By the United States Department of Labor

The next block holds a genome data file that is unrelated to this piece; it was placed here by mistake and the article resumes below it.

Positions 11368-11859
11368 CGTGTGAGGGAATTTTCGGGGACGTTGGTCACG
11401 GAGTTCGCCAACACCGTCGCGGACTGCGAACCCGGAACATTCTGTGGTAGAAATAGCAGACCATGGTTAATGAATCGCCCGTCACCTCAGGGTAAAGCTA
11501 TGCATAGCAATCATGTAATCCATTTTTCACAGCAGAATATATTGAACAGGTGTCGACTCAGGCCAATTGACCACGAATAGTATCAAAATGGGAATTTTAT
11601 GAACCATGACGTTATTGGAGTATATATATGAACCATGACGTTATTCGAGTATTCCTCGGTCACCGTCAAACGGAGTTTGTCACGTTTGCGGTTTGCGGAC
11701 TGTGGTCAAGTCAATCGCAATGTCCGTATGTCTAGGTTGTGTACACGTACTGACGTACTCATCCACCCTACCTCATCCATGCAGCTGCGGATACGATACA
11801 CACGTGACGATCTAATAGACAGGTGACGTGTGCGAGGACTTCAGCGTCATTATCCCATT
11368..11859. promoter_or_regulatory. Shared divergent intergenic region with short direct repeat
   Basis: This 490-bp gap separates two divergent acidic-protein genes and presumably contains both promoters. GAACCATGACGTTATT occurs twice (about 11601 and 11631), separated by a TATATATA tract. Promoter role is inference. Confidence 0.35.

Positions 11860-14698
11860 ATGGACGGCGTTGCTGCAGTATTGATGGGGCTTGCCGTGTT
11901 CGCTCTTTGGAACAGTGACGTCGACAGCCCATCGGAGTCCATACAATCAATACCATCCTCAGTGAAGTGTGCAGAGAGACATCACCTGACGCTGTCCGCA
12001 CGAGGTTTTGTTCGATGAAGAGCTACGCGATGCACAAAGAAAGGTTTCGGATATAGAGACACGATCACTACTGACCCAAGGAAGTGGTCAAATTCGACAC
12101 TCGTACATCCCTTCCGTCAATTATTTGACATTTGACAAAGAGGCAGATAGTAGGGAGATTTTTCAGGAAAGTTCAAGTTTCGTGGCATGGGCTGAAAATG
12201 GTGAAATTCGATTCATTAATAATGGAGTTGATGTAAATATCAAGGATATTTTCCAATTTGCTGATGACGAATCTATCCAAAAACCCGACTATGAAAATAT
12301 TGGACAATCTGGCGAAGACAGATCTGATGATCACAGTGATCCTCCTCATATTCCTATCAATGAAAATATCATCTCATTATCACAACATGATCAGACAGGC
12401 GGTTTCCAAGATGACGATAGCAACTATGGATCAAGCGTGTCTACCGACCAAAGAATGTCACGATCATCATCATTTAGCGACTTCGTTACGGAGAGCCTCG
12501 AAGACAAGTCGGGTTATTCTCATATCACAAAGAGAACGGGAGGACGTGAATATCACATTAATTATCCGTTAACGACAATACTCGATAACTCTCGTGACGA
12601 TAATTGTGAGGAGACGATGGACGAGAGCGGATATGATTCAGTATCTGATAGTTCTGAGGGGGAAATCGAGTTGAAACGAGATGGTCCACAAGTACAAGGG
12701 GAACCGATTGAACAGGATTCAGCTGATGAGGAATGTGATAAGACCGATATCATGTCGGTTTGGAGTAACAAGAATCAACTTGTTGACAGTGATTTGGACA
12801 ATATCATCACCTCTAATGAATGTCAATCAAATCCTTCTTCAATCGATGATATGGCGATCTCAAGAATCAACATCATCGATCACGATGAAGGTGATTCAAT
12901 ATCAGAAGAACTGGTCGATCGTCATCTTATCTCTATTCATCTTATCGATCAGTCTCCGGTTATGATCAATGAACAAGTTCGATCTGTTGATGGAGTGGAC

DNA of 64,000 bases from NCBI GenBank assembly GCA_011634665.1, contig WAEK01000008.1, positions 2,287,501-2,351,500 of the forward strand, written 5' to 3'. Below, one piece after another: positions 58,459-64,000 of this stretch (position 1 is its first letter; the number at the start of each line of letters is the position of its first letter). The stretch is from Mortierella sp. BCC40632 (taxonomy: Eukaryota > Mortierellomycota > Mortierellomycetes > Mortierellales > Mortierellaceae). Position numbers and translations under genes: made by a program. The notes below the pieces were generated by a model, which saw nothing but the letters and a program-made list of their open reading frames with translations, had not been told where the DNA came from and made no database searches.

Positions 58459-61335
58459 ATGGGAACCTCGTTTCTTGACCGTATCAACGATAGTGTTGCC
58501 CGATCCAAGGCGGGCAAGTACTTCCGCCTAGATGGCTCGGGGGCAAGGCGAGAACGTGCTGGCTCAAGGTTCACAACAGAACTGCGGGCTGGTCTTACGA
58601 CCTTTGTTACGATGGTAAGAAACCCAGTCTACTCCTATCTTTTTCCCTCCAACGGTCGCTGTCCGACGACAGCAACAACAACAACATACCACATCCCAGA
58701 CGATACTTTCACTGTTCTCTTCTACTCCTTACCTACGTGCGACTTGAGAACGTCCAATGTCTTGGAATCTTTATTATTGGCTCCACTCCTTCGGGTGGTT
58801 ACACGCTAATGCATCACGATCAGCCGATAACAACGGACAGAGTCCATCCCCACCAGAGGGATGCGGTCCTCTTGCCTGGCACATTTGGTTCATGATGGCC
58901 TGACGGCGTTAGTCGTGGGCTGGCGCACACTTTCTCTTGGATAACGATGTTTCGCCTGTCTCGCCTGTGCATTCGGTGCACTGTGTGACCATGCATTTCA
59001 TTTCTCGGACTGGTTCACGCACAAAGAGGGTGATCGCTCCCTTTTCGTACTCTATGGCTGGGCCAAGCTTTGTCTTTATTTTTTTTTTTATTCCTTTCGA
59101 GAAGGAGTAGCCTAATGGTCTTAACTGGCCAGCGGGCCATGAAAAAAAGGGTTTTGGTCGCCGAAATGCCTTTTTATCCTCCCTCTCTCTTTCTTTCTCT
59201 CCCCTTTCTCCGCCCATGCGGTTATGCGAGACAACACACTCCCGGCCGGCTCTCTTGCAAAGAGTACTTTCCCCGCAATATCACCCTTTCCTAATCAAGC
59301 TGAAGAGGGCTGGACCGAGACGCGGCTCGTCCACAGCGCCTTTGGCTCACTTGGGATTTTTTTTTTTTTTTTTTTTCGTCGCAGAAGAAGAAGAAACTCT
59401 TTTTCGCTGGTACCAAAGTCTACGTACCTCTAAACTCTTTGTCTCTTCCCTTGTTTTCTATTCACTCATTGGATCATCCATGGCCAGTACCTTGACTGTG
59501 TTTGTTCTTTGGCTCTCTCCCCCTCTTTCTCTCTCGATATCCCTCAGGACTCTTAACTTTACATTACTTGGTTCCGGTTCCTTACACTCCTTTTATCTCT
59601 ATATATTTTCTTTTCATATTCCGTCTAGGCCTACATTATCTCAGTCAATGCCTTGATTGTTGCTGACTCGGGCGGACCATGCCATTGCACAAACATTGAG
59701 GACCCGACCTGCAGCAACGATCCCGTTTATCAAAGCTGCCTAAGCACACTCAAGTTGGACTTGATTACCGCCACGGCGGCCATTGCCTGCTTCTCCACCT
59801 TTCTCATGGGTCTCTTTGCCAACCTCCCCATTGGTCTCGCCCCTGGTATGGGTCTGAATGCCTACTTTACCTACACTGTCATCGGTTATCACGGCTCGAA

Summary: “No single factor exercises a more pronounced influence on the development of the baby and on his health during his entire life than nursing at his mother’s breast.” So wrote the U.S. Department of Labor (USDL) in its landmark Folder 8, an annual report issued from the 1920s through the 1940s encouraging mothers to breast feed their infants and advising them on the best nutrition to support their body in the task. Though, sadly, the government would later abandon its official support of breast feeding, the Lee Foundation for Nutritional Research continued to reprint snippets from the USDL’s Folder 8, along with the article “Weaning the Breast-Fed Baby” from Today’s Health magazine, as the single publication presented here. With its emphasis on untainted animal foods, fresh produce, and unprocessed foods, the diet outlined in this classic guide is as sound for nursing mothers today as it was in its day. Multiple sources, published from 1926 to 1962. Lee Foundation for Nutritional Research reprint 122.